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Failure teaches things that success can't: Vishy Anand

Last updated on: August 07, 2009 

Failure teaches things that success can't: Vishy Anand



Viswanathan Anand, shared his thoughts with Careers360 when he came to Delhi to play in the national chess tournament organised by NIIT.

Q. What has been your most endearing moment as a child?

A. In the Philippines I was selected to participate in a play and I had to be the villain. When the play started I was to jump on the stage and kill the guy. After jumping on the stage I forgot which person I was to kill and the person who was to be my victim took the knife from my hand, poked himself and fell down! I was so shocked that I started laughing. Needless to say I didn't consider acting... but took to chess.

Q. What were your career plans when you were in college?

A. I thought I would do engineering as my father and brother were engineers. On second thought maybe finance or wildlife photography.

Q. What was your first salary? How did you spend it?

A. I think my first prize money was 10 rupees. Every week we had a blitz event at the chess club and this was the first prize. I would go and get myself a triple sundae!

Q. Should one take profession of passion or profession which pays?

A. Ideally both. For me chess is something I'm passionate about. If you try to look at chess just as a profession you lose the spark. You need to face each game with some freshness and the willingness to play and learn. You have to believe in The Grand Master's lessons yourself and enjoy the challenge.

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Photographs: R Senthil Kumar

'We were the first generation who thought global'

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Q. Which teacher / professor do you remember the most and why?

A. In school I had a teacher called Selvadurai. All of us who passed out from Don Bosco remember him fondly. In college and school the teachers even used to make notes for me so that I could write the exams and not miss too much.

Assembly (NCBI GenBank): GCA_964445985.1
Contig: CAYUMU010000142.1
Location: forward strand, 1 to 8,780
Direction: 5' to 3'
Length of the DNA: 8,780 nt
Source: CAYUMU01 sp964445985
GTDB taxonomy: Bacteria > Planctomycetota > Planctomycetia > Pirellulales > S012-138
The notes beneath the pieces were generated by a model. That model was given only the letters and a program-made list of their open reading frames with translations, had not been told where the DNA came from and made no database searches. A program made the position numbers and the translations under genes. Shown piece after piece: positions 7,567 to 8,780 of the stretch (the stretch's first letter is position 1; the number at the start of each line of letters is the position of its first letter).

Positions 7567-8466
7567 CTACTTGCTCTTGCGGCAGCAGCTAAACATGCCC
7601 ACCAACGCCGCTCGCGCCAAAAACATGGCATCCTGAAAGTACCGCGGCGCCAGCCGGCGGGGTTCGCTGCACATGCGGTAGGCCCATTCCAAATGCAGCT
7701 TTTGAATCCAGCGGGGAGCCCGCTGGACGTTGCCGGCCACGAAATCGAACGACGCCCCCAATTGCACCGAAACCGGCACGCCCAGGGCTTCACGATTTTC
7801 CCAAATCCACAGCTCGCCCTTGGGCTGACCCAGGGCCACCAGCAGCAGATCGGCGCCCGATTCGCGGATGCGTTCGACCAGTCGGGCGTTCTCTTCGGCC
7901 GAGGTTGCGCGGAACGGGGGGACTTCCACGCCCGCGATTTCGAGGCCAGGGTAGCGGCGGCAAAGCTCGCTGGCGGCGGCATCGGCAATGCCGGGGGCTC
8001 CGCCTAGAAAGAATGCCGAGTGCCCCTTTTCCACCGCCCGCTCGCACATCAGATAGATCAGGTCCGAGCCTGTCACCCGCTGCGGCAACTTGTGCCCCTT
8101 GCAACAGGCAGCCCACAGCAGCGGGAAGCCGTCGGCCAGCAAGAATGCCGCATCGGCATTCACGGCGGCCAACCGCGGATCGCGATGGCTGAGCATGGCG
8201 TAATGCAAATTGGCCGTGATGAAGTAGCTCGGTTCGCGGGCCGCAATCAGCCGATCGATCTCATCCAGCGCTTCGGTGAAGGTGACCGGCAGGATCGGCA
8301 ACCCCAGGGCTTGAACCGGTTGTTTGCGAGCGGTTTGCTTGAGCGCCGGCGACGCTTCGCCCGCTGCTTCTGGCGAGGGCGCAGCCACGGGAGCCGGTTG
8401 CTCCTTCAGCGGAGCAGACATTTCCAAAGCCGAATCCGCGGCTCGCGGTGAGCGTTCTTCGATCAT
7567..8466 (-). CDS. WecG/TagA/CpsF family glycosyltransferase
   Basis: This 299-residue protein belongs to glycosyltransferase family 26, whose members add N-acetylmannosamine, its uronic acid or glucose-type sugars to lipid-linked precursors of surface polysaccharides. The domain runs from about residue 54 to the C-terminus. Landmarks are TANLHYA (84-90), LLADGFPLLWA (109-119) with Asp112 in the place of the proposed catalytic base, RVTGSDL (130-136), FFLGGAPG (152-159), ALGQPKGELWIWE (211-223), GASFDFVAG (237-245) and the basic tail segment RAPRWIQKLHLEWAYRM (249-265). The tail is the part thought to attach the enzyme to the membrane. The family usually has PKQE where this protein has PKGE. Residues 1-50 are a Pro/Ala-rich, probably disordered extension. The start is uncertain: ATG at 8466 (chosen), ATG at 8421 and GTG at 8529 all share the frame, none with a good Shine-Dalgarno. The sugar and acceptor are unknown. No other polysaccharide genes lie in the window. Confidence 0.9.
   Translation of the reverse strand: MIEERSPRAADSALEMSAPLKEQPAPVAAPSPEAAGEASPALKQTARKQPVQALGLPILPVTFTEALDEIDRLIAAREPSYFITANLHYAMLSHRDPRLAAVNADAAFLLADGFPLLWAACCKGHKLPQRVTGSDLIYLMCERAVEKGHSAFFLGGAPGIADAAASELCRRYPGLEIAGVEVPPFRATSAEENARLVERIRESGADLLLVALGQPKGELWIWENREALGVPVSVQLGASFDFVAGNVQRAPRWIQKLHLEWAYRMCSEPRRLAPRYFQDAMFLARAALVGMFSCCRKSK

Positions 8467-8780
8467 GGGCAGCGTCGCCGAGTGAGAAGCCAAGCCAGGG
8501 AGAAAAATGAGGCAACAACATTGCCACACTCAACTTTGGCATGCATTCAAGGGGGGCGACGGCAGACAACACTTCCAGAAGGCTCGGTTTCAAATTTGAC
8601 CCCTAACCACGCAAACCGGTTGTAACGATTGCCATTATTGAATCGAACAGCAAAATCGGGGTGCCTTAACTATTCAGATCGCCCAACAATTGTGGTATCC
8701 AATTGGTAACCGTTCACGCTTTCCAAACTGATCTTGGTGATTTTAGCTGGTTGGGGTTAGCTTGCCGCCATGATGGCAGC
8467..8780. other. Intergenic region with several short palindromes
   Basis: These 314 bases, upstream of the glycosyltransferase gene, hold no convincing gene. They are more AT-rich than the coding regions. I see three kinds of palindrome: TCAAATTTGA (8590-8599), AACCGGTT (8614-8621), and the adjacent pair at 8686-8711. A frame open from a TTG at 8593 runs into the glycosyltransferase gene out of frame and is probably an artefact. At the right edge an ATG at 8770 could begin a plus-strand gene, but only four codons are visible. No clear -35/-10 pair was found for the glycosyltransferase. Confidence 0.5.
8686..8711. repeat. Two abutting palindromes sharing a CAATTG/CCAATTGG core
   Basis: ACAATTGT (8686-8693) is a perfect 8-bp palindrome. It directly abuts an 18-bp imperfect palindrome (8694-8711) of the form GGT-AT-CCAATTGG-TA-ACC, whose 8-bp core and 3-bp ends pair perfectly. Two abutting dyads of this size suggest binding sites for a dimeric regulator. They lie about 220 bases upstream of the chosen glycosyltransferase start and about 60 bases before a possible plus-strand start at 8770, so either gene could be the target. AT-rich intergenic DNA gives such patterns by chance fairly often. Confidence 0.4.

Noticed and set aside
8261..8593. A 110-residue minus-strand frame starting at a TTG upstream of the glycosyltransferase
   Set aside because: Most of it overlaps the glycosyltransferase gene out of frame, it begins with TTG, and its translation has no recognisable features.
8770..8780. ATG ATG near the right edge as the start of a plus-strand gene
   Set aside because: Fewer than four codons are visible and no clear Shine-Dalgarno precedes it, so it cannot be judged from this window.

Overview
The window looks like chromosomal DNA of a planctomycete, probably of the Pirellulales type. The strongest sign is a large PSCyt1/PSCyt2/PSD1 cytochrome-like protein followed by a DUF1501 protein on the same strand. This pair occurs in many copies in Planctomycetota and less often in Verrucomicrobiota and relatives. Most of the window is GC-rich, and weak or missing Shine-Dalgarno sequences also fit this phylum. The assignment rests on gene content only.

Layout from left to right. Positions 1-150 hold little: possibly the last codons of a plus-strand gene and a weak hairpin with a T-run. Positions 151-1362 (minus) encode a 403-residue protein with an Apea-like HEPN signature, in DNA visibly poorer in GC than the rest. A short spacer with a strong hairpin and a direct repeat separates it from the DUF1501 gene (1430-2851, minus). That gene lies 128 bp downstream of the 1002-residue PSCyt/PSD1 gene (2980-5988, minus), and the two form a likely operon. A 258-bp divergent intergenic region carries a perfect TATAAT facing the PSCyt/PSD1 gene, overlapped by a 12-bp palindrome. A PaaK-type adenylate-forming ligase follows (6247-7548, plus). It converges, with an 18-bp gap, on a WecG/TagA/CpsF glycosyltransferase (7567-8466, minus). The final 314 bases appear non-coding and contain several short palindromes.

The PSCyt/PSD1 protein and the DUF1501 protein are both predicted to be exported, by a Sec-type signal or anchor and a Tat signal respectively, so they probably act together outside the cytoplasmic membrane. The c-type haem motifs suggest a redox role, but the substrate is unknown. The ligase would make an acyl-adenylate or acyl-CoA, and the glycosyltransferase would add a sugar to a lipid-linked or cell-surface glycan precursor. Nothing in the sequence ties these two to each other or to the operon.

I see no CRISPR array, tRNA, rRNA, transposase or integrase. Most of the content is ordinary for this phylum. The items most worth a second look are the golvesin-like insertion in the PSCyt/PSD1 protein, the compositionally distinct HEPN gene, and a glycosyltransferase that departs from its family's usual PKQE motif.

Q. How do you cope up with failure?

A. You never really learn to cope with failure. If you prepare for that you will face it often. Failure is part of life. It teaches you things success can never teach you. I try to put the failure in perspective, understand what went wrong and then take a break and get back to the game. But the first hour after a loss it hurts the most and then you reconcile and then try to forget.

Q. What do you fear the most?

A. That I lose my passport and ticket at an airport.

Q. How would you describe the '90s generation?

A. We were the first generation who thought global. The world became a smaller place to live in. We are also the first generation to completely embrace computers and incorporate it in our work.

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'I like to relax by watching a movie'

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Q. How do you spend your day before a big match?

A. I try to revise my preparation, play a few practice games. At night before sleeping I like to relax by watching a movie or listening to music.

Q. What has been the most fascinating and despairing moment so far in your professional life?

A. For me, a fascinating moment is when you play a beautiful game and people come and tell you that they were blown away. A despairing moment is when you have worked very hard on a game and you realise that it doesn't have the desired result.

Q. Which one is better? Living for fun or living with a purpose?

A. Ideally you should have a purpose and enjoy and have fun fulfilling it.

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